on 1 Jan, 1970
from The Envelope / by Elizabeth Snead
Marion Cotillard on performing Edith Piaf.
In “La Vie en Rose,” Marion Cotillard was given the role of a lifetime: bring back to life the tiny, turbulent and tyrannical French singer/songwriter Edith Piaf.
Piaf’s story is the stuff of legend. She was abandoned by her parents, raised in a brothel, then randomly discovered singing in the streets of Paris. Through sheer force of personality and will, she became the most beloved French singer in history.
It took an equal amount of determination for this boot-strapped indie film to find the spotlight.
Doubly so for a young French actress hand-picked to convincingly play a French cultural icon and a self-destructive alcoholic who remains an enigma, even to those who knew and loved her best.
For her efforts, Cotillard received the Actress of the Year award at the Hollywood Awards this week. And with “Rose” now getting Oscar buzz, the actress has absolutely no regrets.
Will Edith Piaf’s life be relevant to audiences today?
She was an icon for her time, and we were initially afraid that young people would not come to see the movie. But she had such an incredible life, very extreme, and she lived with such passion. I was pretty sure that she would touch all generations. And she really was very rock and roll. She came from the streets. She was the punk of her day.
How did you find out how to portray her physically, her mannerisms, her walk?
I read all the books I could find. But what helped me the most was the footage of her in her personal life, in concert and the movies she made as an actress. The roles she chose were very close to who she was. I got to watch her walking through a room, and the energy she had. She was a small person but you can see the energy in her walk, in every motion. She was so powerful.
And what made her tick inside?
More than the physical aspects, my burning desire was to understand her. At first I wanted to understand who she was. And its’s hard to explain how one does that. How do you finally get to understand a woman without ever meeting her? But I have a very deep and interesting relationship with her. I have the feeling that I have met Piaf.
What was the biggest help to you?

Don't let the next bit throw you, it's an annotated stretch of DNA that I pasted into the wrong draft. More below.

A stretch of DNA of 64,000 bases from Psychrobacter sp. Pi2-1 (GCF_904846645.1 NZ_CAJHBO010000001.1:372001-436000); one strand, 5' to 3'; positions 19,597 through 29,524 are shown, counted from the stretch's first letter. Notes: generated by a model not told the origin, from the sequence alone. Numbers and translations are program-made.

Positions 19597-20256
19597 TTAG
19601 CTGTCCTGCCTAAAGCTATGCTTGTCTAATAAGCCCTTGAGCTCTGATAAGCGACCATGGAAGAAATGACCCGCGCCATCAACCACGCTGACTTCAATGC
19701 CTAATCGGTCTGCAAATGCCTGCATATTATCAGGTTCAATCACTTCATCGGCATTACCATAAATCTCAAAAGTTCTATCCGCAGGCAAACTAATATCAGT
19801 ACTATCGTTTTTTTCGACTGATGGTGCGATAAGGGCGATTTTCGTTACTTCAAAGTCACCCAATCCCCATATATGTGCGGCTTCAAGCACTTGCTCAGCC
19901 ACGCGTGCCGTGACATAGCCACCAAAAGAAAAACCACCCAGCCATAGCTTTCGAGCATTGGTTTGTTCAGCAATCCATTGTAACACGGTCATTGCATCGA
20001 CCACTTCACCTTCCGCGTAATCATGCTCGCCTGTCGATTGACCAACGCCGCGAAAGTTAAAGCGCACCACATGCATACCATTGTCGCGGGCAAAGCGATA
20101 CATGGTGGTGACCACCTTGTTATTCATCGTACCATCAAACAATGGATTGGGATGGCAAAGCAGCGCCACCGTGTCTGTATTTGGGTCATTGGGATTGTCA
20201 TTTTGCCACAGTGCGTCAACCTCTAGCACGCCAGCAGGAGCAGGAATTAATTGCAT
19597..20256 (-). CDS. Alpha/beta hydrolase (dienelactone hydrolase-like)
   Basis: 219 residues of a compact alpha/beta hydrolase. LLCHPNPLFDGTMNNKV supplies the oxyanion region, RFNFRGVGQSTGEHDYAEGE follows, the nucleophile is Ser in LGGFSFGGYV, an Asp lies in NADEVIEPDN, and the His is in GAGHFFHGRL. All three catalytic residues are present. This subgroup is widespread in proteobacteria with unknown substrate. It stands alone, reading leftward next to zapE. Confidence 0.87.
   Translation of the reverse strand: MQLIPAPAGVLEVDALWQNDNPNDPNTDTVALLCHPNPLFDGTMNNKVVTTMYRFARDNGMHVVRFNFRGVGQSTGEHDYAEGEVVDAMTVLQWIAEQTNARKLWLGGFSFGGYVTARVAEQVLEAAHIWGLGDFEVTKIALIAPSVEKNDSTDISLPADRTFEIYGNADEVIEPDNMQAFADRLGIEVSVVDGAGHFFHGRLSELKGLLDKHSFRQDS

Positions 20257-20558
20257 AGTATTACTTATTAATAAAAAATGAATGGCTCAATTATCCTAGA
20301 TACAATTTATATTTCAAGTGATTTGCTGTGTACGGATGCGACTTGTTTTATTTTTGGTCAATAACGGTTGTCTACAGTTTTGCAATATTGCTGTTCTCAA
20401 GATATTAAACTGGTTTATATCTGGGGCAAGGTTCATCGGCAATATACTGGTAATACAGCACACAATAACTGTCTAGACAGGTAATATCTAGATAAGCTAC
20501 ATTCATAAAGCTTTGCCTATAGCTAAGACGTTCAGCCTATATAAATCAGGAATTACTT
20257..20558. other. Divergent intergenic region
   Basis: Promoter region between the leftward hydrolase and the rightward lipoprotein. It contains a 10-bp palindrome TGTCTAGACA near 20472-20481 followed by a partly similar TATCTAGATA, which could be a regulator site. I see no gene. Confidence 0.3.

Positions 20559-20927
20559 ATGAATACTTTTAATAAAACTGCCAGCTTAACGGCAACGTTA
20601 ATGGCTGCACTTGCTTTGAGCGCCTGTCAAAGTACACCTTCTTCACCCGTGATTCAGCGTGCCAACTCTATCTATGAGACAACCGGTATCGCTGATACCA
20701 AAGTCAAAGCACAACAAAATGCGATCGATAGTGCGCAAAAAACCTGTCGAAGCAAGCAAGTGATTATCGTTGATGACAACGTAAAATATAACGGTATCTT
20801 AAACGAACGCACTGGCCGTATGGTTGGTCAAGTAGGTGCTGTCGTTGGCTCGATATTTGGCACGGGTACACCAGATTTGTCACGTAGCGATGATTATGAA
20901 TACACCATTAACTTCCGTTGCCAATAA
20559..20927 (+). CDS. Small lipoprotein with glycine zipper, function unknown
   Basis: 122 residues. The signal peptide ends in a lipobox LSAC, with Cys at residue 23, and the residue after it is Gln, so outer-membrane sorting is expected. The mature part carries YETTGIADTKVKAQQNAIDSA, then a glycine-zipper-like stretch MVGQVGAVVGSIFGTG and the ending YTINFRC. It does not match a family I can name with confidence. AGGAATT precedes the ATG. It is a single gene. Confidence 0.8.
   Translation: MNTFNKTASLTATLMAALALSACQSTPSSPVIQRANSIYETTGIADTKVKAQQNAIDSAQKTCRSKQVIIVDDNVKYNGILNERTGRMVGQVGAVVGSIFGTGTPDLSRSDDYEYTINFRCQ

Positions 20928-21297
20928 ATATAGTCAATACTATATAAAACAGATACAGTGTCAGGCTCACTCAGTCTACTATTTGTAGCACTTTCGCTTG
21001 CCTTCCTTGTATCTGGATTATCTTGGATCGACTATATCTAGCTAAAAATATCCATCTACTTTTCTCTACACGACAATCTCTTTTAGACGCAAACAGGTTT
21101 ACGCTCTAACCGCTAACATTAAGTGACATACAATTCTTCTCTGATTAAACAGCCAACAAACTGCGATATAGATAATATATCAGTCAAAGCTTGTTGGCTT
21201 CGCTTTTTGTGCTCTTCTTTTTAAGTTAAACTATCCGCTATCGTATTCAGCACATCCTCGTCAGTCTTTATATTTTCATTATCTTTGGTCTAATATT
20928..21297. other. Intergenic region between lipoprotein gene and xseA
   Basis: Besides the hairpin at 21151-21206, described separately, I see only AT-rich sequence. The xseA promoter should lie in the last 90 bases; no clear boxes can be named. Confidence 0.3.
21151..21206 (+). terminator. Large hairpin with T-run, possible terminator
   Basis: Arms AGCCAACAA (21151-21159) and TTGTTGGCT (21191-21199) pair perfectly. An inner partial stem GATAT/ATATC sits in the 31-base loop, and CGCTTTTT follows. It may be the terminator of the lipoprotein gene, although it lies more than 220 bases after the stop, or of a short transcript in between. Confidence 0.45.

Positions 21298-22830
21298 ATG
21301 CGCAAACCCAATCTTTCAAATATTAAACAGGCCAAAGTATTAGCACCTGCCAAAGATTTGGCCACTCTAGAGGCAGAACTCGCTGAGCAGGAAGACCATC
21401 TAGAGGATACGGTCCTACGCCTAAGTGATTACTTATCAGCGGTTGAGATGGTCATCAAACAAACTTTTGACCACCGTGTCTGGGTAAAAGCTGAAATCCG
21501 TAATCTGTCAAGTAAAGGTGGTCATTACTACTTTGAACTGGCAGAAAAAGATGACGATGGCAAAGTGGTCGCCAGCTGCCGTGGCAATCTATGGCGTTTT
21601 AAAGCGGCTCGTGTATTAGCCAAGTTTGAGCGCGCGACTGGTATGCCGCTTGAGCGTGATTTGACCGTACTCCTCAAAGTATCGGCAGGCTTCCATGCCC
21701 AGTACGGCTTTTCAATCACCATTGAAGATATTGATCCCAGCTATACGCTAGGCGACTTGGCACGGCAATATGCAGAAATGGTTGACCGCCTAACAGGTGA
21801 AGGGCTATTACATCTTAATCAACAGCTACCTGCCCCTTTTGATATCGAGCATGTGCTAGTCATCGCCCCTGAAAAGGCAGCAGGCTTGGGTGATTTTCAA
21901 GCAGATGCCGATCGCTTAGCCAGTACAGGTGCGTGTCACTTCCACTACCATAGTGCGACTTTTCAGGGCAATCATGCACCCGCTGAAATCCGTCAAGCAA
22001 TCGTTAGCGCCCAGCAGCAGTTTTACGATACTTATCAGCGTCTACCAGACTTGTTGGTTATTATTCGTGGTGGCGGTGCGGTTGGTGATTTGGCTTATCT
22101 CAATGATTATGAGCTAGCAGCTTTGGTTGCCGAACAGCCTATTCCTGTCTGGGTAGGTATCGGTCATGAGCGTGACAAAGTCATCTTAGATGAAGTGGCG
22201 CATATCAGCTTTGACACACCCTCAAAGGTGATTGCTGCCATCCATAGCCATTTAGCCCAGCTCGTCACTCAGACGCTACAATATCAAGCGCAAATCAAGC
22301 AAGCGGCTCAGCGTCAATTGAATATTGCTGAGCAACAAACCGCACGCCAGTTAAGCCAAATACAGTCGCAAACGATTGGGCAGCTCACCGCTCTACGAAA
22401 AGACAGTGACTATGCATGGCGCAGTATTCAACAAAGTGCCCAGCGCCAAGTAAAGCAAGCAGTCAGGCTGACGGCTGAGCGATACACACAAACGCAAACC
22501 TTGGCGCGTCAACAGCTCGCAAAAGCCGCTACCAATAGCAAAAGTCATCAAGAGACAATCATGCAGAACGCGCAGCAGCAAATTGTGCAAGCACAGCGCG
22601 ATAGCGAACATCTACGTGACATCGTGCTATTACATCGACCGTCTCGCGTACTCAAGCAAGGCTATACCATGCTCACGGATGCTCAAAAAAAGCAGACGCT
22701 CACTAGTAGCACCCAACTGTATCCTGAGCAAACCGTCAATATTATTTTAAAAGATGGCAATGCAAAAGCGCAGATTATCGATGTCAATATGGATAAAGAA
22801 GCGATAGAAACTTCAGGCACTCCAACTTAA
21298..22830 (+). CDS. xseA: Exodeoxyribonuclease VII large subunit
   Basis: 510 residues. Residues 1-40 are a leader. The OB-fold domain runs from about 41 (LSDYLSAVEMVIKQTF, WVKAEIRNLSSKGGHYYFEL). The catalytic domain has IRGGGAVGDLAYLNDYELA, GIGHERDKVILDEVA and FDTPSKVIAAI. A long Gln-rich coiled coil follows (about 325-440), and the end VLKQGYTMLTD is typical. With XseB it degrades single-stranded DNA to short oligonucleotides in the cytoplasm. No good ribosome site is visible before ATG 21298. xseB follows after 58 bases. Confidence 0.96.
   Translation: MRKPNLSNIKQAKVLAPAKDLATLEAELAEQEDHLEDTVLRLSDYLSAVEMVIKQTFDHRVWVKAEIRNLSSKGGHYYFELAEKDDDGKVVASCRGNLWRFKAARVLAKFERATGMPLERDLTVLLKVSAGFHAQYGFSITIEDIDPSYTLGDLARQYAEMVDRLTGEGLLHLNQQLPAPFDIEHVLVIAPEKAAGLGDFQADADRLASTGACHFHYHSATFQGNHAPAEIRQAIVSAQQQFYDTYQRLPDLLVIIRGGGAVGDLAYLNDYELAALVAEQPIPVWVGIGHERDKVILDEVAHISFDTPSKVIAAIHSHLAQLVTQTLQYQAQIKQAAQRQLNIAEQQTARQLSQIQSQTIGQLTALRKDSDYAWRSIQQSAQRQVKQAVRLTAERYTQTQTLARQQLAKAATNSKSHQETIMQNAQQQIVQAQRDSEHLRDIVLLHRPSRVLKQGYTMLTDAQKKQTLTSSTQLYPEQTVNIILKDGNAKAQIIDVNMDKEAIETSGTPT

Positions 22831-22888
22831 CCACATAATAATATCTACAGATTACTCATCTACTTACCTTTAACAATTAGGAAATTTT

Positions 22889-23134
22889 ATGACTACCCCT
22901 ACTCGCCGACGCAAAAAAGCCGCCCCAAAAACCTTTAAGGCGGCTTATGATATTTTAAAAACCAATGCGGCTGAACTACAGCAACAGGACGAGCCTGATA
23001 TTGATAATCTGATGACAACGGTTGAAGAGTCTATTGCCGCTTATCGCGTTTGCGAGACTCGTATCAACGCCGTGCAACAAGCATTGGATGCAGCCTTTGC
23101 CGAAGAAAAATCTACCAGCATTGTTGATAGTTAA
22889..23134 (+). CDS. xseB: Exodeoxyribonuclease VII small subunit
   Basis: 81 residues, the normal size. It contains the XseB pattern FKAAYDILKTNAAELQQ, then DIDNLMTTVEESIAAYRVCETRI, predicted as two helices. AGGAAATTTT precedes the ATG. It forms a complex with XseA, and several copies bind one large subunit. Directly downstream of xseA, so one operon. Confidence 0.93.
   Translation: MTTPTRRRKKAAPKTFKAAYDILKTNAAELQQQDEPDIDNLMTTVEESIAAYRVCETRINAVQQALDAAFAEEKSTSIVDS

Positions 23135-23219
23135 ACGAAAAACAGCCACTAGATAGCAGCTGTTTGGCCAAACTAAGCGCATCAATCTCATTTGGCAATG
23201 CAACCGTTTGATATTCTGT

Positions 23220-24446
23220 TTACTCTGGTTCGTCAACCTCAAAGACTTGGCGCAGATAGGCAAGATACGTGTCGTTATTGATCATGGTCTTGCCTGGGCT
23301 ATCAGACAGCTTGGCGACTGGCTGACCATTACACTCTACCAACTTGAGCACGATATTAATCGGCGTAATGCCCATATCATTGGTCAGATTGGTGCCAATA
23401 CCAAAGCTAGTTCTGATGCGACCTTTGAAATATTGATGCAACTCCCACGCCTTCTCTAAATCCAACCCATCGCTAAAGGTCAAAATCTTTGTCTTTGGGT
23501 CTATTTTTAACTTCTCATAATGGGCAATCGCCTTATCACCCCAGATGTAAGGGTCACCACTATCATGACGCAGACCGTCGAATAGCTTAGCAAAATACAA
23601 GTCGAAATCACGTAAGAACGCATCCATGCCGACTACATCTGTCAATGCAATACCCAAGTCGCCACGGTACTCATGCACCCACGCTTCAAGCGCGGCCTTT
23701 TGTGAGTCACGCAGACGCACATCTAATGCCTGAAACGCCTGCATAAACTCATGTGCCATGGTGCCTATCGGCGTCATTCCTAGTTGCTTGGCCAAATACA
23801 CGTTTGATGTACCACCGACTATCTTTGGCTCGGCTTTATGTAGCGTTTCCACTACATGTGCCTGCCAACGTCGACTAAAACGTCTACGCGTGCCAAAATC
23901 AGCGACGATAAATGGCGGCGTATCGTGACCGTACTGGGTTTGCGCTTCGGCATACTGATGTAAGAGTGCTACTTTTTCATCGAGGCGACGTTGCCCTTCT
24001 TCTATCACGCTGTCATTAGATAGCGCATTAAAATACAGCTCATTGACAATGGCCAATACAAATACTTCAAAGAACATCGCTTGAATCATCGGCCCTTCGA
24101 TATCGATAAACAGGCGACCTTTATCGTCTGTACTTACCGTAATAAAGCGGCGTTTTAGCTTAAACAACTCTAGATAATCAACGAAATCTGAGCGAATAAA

The best friend I could have had to help me understand Piaf was Ginou Richer, her best friend for fifteen years. The second we met, we immediately fell in love with each other. I was so nervous. I had read her book, “Sparrow,” and when she arrived, she said, ‘Oh, I’m so nervous to meet you.’ I said, ‘No, me! I am nervous!’ She shared her life with me, a perfect stranger, when we met. This is so generous.
She met Piaf when she was only 16 and was only 30 when Piaf died. They traveled around the world together. It’s a love story between those two women.
How did Piaf’s childhood shape her life?
She struggled for love all her life. I think that when you are abandoned when you are a baby, you will search for love your whole life. I can barely imagine what it’s like to miss something forever.
And that is why she tried to find love in everyone. She needed the love of the audience. She was not a man-eater, but she looked for one man, one big love. She didn’t want many men, just one to love and protect her.
Was there a part of her personality that shocked you?
I had so much admiration for Piaf that some aspects of her were incomprehensible to me, especially the tyrannical aspect. But my admiration prevented me from understanding her. I would read things she had done or said and thought, “No! Why did she do that?” I had to come to grips with what I didn’t like in her. Finally, I realized that she was terrified to be alone. She would do anything, even tyrannizing the people she loved.